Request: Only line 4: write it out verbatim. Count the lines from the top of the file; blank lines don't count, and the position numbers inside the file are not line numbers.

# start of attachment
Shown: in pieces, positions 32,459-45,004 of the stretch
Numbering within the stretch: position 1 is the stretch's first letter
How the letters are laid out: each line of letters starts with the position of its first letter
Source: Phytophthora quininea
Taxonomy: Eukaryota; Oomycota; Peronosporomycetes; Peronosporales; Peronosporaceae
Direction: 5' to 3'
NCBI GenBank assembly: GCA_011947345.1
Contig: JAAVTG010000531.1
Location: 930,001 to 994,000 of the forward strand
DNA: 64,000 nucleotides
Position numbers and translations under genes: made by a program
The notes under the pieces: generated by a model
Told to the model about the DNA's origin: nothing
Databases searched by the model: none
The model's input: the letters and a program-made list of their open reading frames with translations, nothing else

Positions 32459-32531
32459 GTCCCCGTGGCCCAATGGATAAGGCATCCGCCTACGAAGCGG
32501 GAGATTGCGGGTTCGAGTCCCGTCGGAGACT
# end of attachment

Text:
Source: Phytophthora quininea